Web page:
CNTwater
Kou et al. [45] Rectangular Numerical Laminar Water Silicon Simulated annealing
model
Numerical Plot
Chen et al. [46] Rectangular Numerical Laminar Water Silicon Simulated annealing
model
3D Numerical Numeric data and
plot
Husain and Kim [47] Rectangular Numerical Laminar Water Silicon Surrogate analysis
methods
Evolutionary algorithm Plot
Husain and Kim [48] Rectangular Numerical Laminar Water Silicon Surrogate analysis
method
Hybrid evolutionary
algorithm
Plot
Ighalo et al. [49] Rectangular Numerical Laminar Water Silicon 3D Numerical DYNAMIC-Q algorithm Plot
Xie et al. [50] Rectangular Numerical Laminar Water Copper 3D Numerical Numerical Numeric data and
plot
Hu and Xu [51] Rectangular Numerical Laminar Water Silicon Thermal resistance Sequential quadratic Numeric data
Analytical
Biswal et al. [52] Rectangular Analytical Laminar Water Cu, Al, Si Thermal resistance Plot
Wang et al. [53] Trapezoidal Experimental Laminar Water Silicon 3D Numerical Plot
Pyrex glass Numerical
Hong and Cheng [54] Rectangular Numerical Laminar Water Silicon 3D Numerical FLUENT Plot
(Offset
stripn)
Husain and Kim [55] Rectangular Numerical Laminar Water Silicon Improved surrogate
analysis
Evolutionary algorithm Plot and numeric
data
Deng et al. [56] Rectangular Analytical Laminar Water Silicon Improved porous
medium
Plot
Kosar [57] Rectangular Numerical Laminar Water Cu, Al, Si 3D Numerical Correlation and
plot Steel, silica glass
Quartz, polyimide
Mohammed et al. [11] Rectangular Numerical Laminar Aluminawater Aluminum Numerical Finite volume Plot
Cho et al. [12] Rectangular Experimental R-123 Silicon Plot
Trapezoidal
McHale and Garimella [58] Trapezoidal Numerical Laminar Silicon 3D Numerical Finite volume Correlation, plot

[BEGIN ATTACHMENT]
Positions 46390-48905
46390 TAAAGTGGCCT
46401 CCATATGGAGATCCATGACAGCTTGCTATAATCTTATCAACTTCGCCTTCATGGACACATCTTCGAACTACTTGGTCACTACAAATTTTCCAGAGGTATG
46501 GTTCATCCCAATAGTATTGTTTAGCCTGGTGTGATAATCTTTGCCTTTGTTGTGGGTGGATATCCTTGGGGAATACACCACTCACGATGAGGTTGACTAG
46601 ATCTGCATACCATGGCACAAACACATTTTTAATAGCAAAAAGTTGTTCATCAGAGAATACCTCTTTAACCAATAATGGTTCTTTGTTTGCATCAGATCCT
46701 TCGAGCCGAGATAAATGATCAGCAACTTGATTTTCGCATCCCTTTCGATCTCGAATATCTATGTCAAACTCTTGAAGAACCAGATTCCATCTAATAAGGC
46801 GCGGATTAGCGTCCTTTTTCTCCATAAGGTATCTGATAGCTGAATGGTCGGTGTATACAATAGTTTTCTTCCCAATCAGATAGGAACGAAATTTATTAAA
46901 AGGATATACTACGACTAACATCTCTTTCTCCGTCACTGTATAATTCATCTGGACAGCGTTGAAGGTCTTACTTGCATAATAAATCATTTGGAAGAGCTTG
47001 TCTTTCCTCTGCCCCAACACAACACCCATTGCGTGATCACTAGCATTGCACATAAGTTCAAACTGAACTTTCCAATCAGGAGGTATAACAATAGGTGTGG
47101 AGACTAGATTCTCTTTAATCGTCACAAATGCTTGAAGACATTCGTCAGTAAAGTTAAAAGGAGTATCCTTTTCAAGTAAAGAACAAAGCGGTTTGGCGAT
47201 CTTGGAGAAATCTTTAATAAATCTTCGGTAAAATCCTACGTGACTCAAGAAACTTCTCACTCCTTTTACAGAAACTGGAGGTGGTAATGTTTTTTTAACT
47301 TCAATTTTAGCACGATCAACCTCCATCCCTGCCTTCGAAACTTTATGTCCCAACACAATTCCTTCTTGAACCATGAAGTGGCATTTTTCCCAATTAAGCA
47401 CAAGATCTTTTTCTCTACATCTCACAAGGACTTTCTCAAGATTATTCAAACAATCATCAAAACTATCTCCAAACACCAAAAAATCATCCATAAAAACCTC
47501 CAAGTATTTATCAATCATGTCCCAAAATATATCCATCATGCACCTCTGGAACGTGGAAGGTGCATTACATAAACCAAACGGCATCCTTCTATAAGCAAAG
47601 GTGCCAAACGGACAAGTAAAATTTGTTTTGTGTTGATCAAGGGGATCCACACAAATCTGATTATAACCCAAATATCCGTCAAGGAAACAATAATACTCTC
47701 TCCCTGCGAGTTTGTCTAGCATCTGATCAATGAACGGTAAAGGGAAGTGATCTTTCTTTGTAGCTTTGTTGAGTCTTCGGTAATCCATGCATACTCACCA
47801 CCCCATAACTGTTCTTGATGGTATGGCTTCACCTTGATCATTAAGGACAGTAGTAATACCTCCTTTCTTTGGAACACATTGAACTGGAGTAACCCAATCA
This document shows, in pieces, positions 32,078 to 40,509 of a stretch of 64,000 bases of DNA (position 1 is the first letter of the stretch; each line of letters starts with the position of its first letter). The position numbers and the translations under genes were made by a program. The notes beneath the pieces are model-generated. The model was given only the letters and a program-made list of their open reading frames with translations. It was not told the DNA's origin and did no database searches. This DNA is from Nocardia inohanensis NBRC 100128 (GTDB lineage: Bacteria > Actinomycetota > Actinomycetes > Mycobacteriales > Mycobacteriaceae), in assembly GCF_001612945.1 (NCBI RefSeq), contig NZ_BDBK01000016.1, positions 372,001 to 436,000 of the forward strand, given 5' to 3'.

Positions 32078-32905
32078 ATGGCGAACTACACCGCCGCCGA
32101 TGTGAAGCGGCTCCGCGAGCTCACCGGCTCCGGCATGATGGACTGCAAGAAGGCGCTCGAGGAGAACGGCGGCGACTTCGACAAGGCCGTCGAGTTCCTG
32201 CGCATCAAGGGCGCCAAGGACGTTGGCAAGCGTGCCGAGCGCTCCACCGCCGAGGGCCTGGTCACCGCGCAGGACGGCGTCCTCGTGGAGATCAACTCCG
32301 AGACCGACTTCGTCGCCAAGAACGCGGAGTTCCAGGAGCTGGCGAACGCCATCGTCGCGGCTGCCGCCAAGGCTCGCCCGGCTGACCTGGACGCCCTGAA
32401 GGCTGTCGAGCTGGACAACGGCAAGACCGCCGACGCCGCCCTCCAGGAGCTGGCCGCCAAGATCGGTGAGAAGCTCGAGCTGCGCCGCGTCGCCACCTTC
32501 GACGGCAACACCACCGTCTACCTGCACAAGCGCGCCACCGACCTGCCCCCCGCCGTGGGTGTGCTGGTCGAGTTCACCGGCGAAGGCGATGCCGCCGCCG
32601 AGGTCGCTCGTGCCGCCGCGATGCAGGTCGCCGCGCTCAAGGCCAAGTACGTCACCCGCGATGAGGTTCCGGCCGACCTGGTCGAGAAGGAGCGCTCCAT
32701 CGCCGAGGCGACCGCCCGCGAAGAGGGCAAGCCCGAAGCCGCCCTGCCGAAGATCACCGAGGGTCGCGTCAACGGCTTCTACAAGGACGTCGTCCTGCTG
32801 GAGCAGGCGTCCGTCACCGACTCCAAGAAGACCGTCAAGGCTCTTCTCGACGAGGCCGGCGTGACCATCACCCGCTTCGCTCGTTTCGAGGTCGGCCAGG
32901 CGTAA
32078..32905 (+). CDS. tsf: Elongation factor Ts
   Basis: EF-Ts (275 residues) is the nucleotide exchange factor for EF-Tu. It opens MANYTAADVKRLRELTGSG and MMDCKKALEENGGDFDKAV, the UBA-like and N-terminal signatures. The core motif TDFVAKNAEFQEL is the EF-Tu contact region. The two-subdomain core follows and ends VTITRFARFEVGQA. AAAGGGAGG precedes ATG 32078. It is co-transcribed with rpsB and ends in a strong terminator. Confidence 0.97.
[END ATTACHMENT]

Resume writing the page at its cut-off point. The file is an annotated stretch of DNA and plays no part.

and numeric data
Betz and Attingar[59] Square Experimental Laminar
(segmented ow)
Water PolycarbonateAl Numeric data and
plot
Zade et al. [60] Rectangular Numerical Slip Air 3D Numerical Numeric data and
plot
Chiu et al. [61] Rectangular Experimental Laminar Water 3D Numerical Plot
Numerical (CFD)
Chen and Ding [62] Rectangular Analytical Laminar Water Copper Porous medium Plot
Aluminawater
Moharana et al. [13] Rectangular Experimental Laminar Deionized water Copper 3D Numerical (CFD) Correlation and
plot Numerical
Mohammed et al. [63] Rect. (zigzag) Numerical Laminar Water Aluminum 3D Numerical Finite volume Plot
Rect. (curve)
Rect. (step)
Mohammed et al. [64] Rect. (wavy) Numerical Laminar Water Aluminum 3D Numerical Finite volume Plot
Escher et al. [14] Rectangular Experimental Laminar SiO
2
water Silicon Thermal resistance
model
Plot and numeric
data Analytical
Ijam and Saidur [65] Rectangular Analytical Turbulent SiCwater Copper Thermal resistance
model
Plot
TiO
2
water
Mohammed et al. [15] Triangular Numerical Laminar Al
2
O
3
, Ag, CuO, diamond,
SiO
2
, TiO
2
Aluminum 3D Numerical Finite volume Plot
Mohammed et al. [66] Trapezoidal Numerical Laminar Diamondwater
DiamondEG
Diamondoil
Diamondglycerin
Copper 3D Numerical Finite volume Plot
Aluminum
Steel
Titanium
Lelea [67] Rectangular Numerical Laminar Aluminawater Copper 3D Numerical Finite volume Plot
Xia et al. [68] Rectangular
(triangular cavities)
Numerical Laminar Water Silicon 3D Numerical FLUENT Plot